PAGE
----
Tachikawa, Machida: Thursday 19 May
Another early start and a bus ride out of the city to the Japan Coast Guard Research Center in Tachikawa, Tokyo. The tour of the facilities gave the students an appreciation of the wide range of specialist research undertaken at the center and they were grateful that in each area there were willing members of the research team on hand to answer their questions.
From Tachikawa we then made our way to the Kawasaki Kisen Kaisha, “K” Line Training Center in Machida, Tokyo. The students were particularly excited about visiting such a major shipping and logistics company. Captain Eiji Kadono gave a welcome speech before lectures on the history and outline of the “K” Line Company and its seafarer education programme. A tour of the facilities followed and another extensive question and answer session. The students were particularly interested to hear the origin of the ship names.
MLIT, Tokyo: Friday 20 May
For our morning in Tokyo we were treated to some of the best views of the city from the dizzying heights of the Tokyo Skytree. While the clouds were not kind enough to grant us a view of Mount Fuji, some 120km away, we were treated to a fabulous view of the city and Tokyo Bay, down to Yokohama on one side and Chiba on the other.
After lunch we made our way to the Ministry of Land, Infrastructure, Transport and Tourism in an area of Tokyo filled with government ministry buildings. Deputy Director-General, Mr Koichi Kato gave some opening remarks to the students, welcoming them to the Ministry. Mr Wynchester Florentino addressed the representatives of the Ministry, expressing thanks on behalf of the students. Then Mr Takenori Oka delivered an informative presentation on the structure of the Ministry and maritime policy in Japan. He was also able to answer some of the questions sent in advance of the visit.
Following our appointment at the Ministry we had just enough time to take in the beautiful Hamarikyu Gardens, former Imperial gardens now open to the public, before it was time to go to our Farewell Reception. This took place on the 35th floor of the Kasumigaseki Building, with a fantastic view of the city, including the iconic Tokyo Tower and as we looked down, even the Nippon Foundation building we had visited just days before. The week had gone by so quickly and this was a fitting end to our official field study programme, in the company of senior representatives of the Nippon Foundation, Sasakawa Peace Foundation, the Ministry of Land, Infrastructure, Transport and Tourism, members of the diplomatic corps, maritime industry officials and WMU graduates.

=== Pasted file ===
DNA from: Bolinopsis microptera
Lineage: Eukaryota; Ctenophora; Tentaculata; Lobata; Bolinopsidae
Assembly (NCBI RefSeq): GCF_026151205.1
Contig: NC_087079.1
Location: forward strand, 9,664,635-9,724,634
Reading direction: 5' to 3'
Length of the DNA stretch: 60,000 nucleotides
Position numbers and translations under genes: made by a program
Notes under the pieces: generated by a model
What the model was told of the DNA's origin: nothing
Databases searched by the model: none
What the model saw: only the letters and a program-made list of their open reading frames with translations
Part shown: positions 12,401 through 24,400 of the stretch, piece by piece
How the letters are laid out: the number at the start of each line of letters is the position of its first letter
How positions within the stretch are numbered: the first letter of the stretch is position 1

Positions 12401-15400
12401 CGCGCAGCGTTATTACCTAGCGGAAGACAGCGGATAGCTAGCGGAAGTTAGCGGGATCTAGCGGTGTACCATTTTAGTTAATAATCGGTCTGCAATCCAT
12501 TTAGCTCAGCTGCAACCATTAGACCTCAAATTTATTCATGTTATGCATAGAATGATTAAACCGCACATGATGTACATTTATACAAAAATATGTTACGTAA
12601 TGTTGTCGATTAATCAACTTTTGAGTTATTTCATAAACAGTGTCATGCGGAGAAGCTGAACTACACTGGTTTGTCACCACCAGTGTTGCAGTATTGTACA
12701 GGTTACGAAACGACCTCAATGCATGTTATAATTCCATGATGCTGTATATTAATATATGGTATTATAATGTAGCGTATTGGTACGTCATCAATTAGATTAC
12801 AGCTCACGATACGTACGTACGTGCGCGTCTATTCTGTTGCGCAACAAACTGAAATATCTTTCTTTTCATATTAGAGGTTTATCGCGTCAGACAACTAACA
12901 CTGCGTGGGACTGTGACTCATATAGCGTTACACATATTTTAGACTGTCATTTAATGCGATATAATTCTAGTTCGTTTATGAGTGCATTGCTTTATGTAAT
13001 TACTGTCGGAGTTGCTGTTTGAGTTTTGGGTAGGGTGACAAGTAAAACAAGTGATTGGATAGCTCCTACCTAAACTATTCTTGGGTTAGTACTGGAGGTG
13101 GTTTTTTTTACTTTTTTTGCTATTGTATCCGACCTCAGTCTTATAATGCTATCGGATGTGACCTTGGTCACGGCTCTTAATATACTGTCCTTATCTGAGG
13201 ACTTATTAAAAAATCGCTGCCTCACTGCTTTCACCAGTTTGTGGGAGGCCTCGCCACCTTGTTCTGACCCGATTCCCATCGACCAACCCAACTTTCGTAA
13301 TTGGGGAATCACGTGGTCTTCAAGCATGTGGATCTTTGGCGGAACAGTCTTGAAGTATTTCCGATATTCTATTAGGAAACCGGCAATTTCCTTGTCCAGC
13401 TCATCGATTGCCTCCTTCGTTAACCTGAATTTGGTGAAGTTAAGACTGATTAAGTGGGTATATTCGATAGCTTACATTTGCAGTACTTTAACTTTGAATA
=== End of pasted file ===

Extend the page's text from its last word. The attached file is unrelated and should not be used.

Mr Hiroshi Terashima, President of the Ocean Policy Research Institute at the Sasakawa Peace Foundation and former WMU Governor, opened the meeting before Mr Hiroaki Sakashita, Director-General of the Maritime Bureau at MLIT made a toast. A dinner buffet was served and Ms Fatima Zahra El Marzouki spoke on behalf of the students, thanking the hosts for the wonderful opportunity they had been given. The evening was rounded off by the energetic singing of the WMU song, for which the students were joined by the WMU graduates.
Kamakura: Saturday 21 May
With our official programme over, we had the opportunity to experience some cultural sites on our last full day. We travelled south, to the seaside resort town of Kamakura, Kanagawa on what happened to be a beautiful sunny morning. Our first stop was the Buddhist temple of Kotoku-in, which is renowned for its monumental large bronze Amida Buddha. We were not only impressed by the size of the Buddha but that it had survived many earthquakes and a tsunami!
From Kotoku-in we made a short journey down the road to Tsurugaoka Hachimangu, a Shinto shrine in the centre of the city of Kamakura. Fortunately for us we had Ms Wada on hand to explain to us the significance of the different parts of the shrine and the sense of tradition was further enhanced by the fact there was a traditional wedding occurring that day. After spending some time within the gardens around the shrine we were able to explore the town, which was filled with souvenir shops and restaurants. And with the sun still shining, we made our way back to Tokyo; a perfect end to a perfect week.
Departure: Sunday 22 May
We left for the Narita International Airport early on the Sunday morning, feeling lucky to have spent the past eight days in this beautiful country. We had been to nine field study locations spread across six prefectures in a week. The variety of different site visits, the hospitality of our hosts and their generosity in sharing so much information with us, was truly appreciated. At each location we were welcomed and made to feel like friends. In each question and answer session the students received thoughtful and thorough answers to the many questions they had. The spirit of international cooperation we had experienced was a lesson in itself.
Our thanks go to all the people that made this trip possible, the Nippon Foundation, the Ministry of Land, Infrastructure, Transport and Tourism and all our of field study hosts. But especially, our thanks go to those who were with us for the whole week, Mr Kudo, Mr Ichikawa and Ms Wada. A special mention should also go to our Japanese students, Mr Koki Matsushima, Mr Tomotsugu Noma and Mr Kazuya Shintani, who selflessly donated their time and local knowledge to make sure there were a variety a things for the students to do in the evenings when they were not engaged in official activities. They all helped to make sure we left with memories which will last a lifetime.
World Maritime University